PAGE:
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After backlash, LeBron James says he’s done talking about about NBA, China issue

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Both NBA and Chinese officials were hoping tensions around Rockets GM Daryl Morey’s Tweet about Hong Kong protesters would start to fade with the Lakers and Nets out of China, and the new NBA season set to begin in less than a week. There seemed to be a desire to just get back to business as usual.

Then on Monday, LeBron James re-ignited the controversy telling reporters he believed Morey was “misinformed” and “not educated” on the topic. Whatever he intended to stay, LeBron’s statement came off as putting money in front of free speech rights, even as LeBron tried to clarify and say he was just referring to Morey not being aware of the ramifications of his Tweet. It led to a backlash in the United States and LeBron’s jersey being burned in Hong Kong.

Tuesday LeBron spoke again on the topic — to say this would be the last time he discusses it. He wants to focus o basketball. Via Ohm Youngmisuk of ESPN.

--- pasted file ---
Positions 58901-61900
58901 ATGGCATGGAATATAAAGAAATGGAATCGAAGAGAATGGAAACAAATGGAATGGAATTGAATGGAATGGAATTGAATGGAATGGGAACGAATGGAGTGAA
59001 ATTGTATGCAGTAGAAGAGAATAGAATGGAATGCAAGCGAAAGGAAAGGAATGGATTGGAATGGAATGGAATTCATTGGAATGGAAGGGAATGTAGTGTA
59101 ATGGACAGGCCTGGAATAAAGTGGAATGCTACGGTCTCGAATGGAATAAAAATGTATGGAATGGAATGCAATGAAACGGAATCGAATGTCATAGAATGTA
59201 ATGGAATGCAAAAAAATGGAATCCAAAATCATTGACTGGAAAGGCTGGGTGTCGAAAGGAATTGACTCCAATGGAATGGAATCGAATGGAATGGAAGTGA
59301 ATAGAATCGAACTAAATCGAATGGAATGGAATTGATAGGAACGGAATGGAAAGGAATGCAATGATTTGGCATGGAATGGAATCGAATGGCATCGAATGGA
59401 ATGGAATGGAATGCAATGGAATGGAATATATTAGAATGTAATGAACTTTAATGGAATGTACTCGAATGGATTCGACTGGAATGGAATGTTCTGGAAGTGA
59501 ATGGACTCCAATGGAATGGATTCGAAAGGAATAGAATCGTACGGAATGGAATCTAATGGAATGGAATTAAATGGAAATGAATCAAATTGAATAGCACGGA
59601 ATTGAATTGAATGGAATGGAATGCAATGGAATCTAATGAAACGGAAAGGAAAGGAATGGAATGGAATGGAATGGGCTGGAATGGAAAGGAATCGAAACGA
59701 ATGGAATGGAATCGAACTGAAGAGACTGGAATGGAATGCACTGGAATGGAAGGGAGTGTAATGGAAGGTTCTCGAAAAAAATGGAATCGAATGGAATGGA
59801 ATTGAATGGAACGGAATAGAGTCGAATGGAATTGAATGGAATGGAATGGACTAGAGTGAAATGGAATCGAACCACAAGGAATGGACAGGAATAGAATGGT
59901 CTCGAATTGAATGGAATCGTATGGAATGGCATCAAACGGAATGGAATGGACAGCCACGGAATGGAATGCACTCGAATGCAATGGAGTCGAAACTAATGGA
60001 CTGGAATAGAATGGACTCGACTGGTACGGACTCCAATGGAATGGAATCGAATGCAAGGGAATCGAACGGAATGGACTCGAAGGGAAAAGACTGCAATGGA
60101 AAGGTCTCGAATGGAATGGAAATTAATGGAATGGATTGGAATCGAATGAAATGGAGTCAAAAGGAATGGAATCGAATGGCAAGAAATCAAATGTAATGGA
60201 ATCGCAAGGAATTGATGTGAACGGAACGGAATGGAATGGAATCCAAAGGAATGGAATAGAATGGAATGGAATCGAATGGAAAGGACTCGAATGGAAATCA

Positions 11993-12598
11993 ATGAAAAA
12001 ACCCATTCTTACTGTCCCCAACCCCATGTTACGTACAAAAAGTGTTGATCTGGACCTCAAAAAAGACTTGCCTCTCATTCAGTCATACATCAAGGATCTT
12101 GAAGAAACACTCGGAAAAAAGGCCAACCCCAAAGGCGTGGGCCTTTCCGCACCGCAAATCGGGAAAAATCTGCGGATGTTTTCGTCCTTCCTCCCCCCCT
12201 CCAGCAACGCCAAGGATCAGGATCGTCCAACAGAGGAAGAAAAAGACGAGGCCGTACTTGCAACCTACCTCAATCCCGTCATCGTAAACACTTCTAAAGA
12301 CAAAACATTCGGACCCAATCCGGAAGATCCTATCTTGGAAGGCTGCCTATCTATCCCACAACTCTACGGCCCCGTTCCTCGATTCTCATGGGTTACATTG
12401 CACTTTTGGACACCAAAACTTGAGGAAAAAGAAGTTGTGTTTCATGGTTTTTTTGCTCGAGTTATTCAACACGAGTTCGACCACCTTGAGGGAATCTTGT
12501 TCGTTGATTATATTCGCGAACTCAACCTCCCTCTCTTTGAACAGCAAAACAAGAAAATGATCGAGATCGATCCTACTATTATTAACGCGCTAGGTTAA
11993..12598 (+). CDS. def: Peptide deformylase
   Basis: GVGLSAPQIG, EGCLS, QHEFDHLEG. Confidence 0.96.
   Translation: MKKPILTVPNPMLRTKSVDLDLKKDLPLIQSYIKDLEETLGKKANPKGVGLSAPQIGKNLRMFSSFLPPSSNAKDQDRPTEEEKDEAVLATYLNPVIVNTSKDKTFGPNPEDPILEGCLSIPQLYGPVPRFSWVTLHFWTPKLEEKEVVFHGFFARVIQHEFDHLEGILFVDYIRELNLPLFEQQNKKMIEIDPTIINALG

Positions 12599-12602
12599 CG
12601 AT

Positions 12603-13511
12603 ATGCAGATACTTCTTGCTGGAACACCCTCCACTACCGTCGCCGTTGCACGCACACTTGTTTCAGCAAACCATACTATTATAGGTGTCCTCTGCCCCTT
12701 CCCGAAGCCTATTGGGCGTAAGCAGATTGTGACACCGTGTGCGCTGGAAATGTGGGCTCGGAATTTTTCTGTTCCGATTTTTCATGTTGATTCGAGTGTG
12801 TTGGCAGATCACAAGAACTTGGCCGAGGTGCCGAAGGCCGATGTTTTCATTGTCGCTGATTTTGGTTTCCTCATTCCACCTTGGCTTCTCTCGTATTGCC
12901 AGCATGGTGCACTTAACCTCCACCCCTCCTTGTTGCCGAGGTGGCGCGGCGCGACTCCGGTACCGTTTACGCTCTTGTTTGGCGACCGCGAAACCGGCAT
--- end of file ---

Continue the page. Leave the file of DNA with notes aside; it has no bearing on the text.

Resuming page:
Saying this would be the last time he addressed the turmoil between China and the NBA that resulted from Morey’s Oct. 4 tweet, James said he hopes tension between the parties will subside over time.

“I plan on being here and being a captain of this team and trying to figure out how we can win a championship,” James said when asked whether he plans to learn more about the anti-government protests in Hong Kong…

“I’d be cheating my teammates by continuing to harp on something that won’t benefit us. We’re trying to win a championship. That’s what we’re here for. We’re not politicians. It’s a huge political thing. But we are leaders and we can step up at times. I’m not saying at this particular time, but if you don’t feel like you should speak on things, you shouldn’t have to.”

Monday night, LeBron sounded like a man frustrated he and other players had been thrust into the middle of a complex geopolitical struggle between the world’s two biggest powers, sides that already engaged in a trade war. Which he has every right to be frustrated about, especially since he and other top stars make a chunk of money off shoe and other apparel sales in China. How LeBron expressed that frustration made things worse.